Fermented foods pack a nutritional punch for any meal. But, what to pack and how to provide variety? Here’s how to make the most of your child’s school lunch with fermented foods — without adding lots of prep time. [by Kresha Faber]
Radishes are a favorite crop in our homestead garden. They are easy to grow and we enjoy the many heirloom varieties available. Occasionally I plant more than we can eat or harvest to preserve for later, so I allow them to go to seed. The radishes produce beautiful little flowers and seed pods perfect for a garden snack! [by Jenny Cazzola]
After spending far too much time in delightful research, here are my takes on three popular Christmas recipes that feature seasonal or preserved foods commonly found during the Victorian era, as well as links to other favorite foods that deserve a place on any Christmas table, regardless of the period of history. [by Kresha Faber]
Beets! When blessed with a harvest of beets (as we were last weekend), you can’t help but say to yourself, “Now what am I going to do with all these?” And of course *some* little people may be thinking, “Oh, NO, it’s time for beets again.” Facing reluctant beet-eaters, your best approach for familial happiness is to prepare beets in multiple ways. You’ll make full use of the harvest, plus get lots of beet nutrition in your diet. In this round-up of nutritious beet recipes, I’m going to begin with a brand-new recipe for fermented shredded beets, and then share other ideas for eating up those nutritious beets!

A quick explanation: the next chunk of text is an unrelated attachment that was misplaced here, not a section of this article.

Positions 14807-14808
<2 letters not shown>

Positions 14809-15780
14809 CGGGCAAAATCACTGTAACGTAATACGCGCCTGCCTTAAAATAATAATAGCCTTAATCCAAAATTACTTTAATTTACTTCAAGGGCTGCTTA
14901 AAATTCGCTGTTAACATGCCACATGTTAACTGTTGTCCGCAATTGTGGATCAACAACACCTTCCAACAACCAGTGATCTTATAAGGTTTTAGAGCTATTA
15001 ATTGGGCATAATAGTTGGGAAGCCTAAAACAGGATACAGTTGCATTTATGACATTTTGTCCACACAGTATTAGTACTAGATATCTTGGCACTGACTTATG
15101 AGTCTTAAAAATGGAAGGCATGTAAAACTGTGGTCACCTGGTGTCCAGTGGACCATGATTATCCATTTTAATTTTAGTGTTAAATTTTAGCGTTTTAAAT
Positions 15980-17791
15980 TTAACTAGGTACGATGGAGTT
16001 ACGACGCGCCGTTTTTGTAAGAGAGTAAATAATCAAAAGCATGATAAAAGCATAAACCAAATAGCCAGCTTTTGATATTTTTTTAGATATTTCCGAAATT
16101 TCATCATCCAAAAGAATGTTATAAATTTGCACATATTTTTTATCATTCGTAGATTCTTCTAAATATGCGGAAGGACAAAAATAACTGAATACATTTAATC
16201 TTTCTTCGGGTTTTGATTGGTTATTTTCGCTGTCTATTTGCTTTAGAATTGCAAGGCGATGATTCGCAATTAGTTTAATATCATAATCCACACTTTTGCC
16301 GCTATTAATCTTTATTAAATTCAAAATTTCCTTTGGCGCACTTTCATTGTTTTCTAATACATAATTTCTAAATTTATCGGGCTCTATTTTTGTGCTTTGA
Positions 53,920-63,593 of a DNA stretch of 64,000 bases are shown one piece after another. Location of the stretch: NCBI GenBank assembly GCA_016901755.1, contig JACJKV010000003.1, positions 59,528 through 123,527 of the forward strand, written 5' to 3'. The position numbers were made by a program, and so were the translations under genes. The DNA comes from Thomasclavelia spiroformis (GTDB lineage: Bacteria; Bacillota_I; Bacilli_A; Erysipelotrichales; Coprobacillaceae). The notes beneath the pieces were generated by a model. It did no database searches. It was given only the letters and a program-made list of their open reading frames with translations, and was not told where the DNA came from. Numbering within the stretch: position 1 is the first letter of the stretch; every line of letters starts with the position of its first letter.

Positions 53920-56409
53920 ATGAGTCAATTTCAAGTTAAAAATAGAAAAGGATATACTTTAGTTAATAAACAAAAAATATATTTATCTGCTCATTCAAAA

Today, I’m a guest on Beyond The Peel TV, hosted by Joshua and France of the Beyond The Peel blog. Joshua and I talk about my family, my classes, how easy it is to get started with traditional foods, and lots more. Joshua is a great host. No wonder he’s doing an internet TV show — he’s a natural! In this post, I also share the recipe for simple, no-pound sauerkraut which I mentioned in the show.
My favorite way to preserve berries is to use a tweaked lacto-fermented preserves recipe in Nourishing Traditions. Using lacto-fermentation increases vitamins, enzymes and probiotics, making these preserves even better than the berries alone. What conventional jam can boast that? I will demonstrate these preserves as well as a few variations in the fermenting class.